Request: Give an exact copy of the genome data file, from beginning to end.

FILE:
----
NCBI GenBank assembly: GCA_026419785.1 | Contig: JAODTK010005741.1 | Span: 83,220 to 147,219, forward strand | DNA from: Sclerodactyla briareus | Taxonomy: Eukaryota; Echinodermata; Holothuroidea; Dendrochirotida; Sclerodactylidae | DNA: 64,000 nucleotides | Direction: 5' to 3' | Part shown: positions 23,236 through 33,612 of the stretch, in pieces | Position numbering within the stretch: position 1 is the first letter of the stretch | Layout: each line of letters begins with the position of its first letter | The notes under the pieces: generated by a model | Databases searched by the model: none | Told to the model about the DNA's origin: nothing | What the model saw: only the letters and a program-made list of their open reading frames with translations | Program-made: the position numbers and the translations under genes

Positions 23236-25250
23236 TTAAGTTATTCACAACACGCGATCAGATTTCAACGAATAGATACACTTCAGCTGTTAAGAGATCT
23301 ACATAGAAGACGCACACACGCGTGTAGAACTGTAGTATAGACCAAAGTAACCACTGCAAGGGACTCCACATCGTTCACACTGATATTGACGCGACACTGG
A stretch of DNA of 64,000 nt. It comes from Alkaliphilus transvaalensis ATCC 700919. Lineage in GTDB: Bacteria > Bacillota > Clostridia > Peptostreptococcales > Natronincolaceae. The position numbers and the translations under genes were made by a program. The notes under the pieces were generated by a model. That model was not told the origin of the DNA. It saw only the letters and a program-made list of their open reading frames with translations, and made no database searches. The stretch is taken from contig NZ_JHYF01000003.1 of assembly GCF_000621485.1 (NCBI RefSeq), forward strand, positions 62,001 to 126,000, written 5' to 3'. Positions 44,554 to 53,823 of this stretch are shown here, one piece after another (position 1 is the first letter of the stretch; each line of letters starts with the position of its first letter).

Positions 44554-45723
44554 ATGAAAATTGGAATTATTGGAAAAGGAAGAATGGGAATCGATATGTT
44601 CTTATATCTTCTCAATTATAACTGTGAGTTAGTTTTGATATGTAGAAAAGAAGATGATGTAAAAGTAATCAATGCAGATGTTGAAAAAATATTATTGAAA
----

NCBI GenBank assembly: GCA_026419785.1 | Contig: JAODTK010005741.1 | Span: 83,220 to 147,219, forward strand | DNA from: Sclerodactyla briareus | Taxonomy: Eukaryota; Echinodermata; Holothuroidea; Dendrochirotida; Sclerodactylidae | DNA: 64,000 nucleotides | Direction: 5' to 3' | Part shown: positions 23,236 through 33,612 of the stretch, in pieces | Position numbering within the stretch: position 1 is the first letter of the stretch | Layout: each line of letters begins with the position of its first letter | The notes under the pieces: generated by a model | Databases searched by the model: none | Told to the model about the DNA's origin: nothing | What the model saw: only the letters and a program-made list of their open reading frames with translations | Program-made: the position numbers and the translations under genes

Positions 23236-25250
23236 TTAAGTTATTCACAACACGCGATCAGATTTCAACGAATAGATACACTTCAGCTGTTAAGAGATCT
23301 ACATAGAAGACGCACACACGCGTGTAGAACTGTAGTATAGACCAAAGTAACCACTGCAAGGGACTCCACATCGTTCACACTGATATTGACGCGACACTGG
A stretch of DNA of 64,000 nt. It comes from Alkaliphilus transvaalensis ATCC 700919. Lineage in GTDB: Bacteria > Bacillota > Clostridia > Peptostreptococcales > Natronincolaceae. The position numbers and the translations under genes were made by a program. The notes under the pieces were generated by a model. That model was not told the origin of the DNA. It saw only the letters and a program-made list of their open reading frames with translations, and made no database searches. The stretch is taken from contig NZ_JHYF01000003.1 of assembly GCF_000621485.1 (NCBI RefSeq), forward strand, positions 62,001 to 126,000, written 5' to 3'. Positions 44,554 to 53,823 of this stretch are shown here, one piece after another (position 1 is the first letter of the stretch; each line of letters starts with the position of its first letter).

Positions 44554-45723
44554 ATGAAAATTGGAATTATTGGAAAAGGAAGAATGGGAATCGATATGTT
44601 CTTATATCTTCTCAATTATAACTGTGAGTTAGTTTTGATATGTAGAAAAGAAGATGATGTAAAAGTAATCAATGCAGATGTTGAAAAAATATTATTGAAA